On February 18, 2014, the Food and Drug Administration (FDA) issued a Federal Register notice soliciting comments on research entitled, “Disclosure Regarding Additional Risks in Direct-to-Consumer (DTC) Prescription Drug Television (TV) Advertisements (Ads).”1The comments and FDA’s study are intended to evaluate the effect of limiting risks provided in DTC prescription TV ads to only those “serious and actionable.” In addition, the review would include whether any such limitation should inform consumers that there are other product risks not disclosed in the ad. FDA is requesting comments by April 21, 2014, to this “limited risks plus disclosure” strategy, to use the agency’s phrase. The following is a summary of the information request: 

  • We will not discuss here the “major statement” provisions of DTC TV ads, as we believe most in the regulated industry understand the basic concept. However, there has been some criticism that the major statements are too long, whereby consumers might not truly understand the risks or lose interest and, essentially, tune out the message. Therefore, FDA is concerned that a TV ad may have little or no effect in describing the product risks, as consumers might ignore the important risk messaging. The counter concern is that the messaging omits important risk information or is not provided sufficiently.
  • FDA is proposing to limit the risk information described in the major statement to those that are serious andactionable, although these terms are not defined by the agency. The ad, however, would inform consumers that there are additional product risks not included in the ad, such as, “This is not a full list of risk and side effects, talk to your Doctor and read the patient labeling for [DRUG NAME] before starting it.”
  • The agency, notably the Office of Prescription Drug Promotion, will take the lead in evaluating the “limited risks plus disclosure” approach. It will conduct inferential statistical tests and make its recommendations based on empirical research.
  • Without going into too much detail here on FDA’s proposed study methodology, here is an overview:
    • Participants will include consumers, at least 18 years of age, who self-identify as having been diagnosed with one of three possible medical conditions.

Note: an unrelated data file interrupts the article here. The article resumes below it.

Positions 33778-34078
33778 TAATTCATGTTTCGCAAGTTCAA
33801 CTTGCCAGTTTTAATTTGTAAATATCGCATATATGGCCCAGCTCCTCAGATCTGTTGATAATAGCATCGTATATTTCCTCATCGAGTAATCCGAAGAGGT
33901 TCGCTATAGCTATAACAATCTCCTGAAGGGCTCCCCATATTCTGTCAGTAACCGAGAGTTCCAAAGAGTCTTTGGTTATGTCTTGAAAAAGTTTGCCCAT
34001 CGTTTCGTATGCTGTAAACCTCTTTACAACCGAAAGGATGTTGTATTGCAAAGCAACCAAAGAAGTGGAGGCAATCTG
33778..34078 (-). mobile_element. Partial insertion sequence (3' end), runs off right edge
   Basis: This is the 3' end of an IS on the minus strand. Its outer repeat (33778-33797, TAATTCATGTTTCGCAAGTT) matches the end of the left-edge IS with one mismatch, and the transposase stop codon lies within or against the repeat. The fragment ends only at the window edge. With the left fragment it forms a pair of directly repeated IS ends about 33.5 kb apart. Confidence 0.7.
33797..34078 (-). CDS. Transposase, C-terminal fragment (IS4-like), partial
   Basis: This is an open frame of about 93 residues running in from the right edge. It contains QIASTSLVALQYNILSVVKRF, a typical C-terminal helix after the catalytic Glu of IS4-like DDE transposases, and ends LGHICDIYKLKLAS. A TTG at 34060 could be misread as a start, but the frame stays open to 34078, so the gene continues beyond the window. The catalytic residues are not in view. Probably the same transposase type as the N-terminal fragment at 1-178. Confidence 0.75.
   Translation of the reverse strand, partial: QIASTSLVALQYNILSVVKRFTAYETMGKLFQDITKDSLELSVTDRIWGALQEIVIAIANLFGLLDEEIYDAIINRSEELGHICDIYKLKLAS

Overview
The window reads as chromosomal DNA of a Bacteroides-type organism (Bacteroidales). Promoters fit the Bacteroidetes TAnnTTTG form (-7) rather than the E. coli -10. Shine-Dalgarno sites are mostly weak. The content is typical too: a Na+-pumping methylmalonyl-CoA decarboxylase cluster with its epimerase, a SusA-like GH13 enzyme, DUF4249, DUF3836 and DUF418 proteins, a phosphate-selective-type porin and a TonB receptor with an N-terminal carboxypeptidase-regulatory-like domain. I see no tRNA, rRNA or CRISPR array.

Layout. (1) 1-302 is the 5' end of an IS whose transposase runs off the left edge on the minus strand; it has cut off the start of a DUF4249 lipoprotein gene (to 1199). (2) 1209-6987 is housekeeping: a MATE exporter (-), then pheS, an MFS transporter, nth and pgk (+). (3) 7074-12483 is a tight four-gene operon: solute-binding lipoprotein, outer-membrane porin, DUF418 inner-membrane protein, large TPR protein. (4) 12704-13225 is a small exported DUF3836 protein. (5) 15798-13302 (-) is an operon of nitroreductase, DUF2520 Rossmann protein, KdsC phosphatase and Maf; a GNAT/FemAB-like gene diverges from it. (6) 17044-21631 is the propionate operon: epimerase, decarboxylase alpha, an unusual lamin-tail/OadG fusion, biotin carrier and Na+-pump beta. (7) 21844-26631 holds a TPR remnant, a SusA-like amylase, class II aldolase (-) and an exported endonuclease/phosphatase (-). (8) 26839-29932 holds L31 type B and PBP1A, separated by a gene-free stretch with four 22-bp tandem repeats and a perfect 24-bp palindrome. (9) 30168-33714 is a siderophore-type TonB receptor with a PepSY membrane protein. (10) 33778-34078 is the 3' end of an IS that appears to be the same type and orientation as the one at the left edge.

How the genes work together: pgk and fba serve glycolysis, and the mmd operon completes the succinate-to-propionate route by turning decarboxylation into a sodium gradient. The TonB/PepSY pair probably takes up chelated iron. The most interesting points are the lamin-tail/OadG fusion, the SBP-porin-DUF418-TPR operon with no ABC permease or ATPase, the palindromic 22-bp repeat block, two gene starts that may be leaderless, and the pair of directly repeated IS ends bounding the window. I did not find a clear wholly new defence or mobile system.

• Individuals who work in the healthcare or marketing settings will be excluded.
    • Recruitment and administration of the study will take place over the Internet and should take approximately 30 minutes.
    • The participants will be randomly assigned to view one of four possible proposed TV ads:
      • one will represent an ad, such as one that might be aired today, which includes the full major statement;
      • a second version of the ad will include a full major statement and the disclosure about additional risks;
      • a third version will include an abbreviated statement of risks, without the disclosure about additional risks; and
      • the fourth version will include an abbreviated statement of risks, and a disclosure statement about additional risks.
    • Participants will respond to questions about information presented in the ad to evaluate, in part, perception and understanding of the product risks and benefits, disclosure about additional risks, perceptions of product quality, intent to seek more product information, and perceptions about the product claims and sponsor.

AGG Observations

  • There is no deadline by which FDA must make a final decision. Depending on the number of comments submitted in response to the Federal Register notice, we would not expect the agency to issue further guidance for at least six months after the April 21, 2014 comment deadline expires. Six months is an aggressive expectation because, not only must the FDA consider comments submitted, but it must complete and publish its research.
  • The definition of “serious” and “actionable” must be explained and developed.
  • It is too early to know what the FDA will find or decide. The agency might leave the status quo, pick one or two of the four models described for more discussion, or recommend one singular approach.

We will continue to monitor this issue and keep clients updated.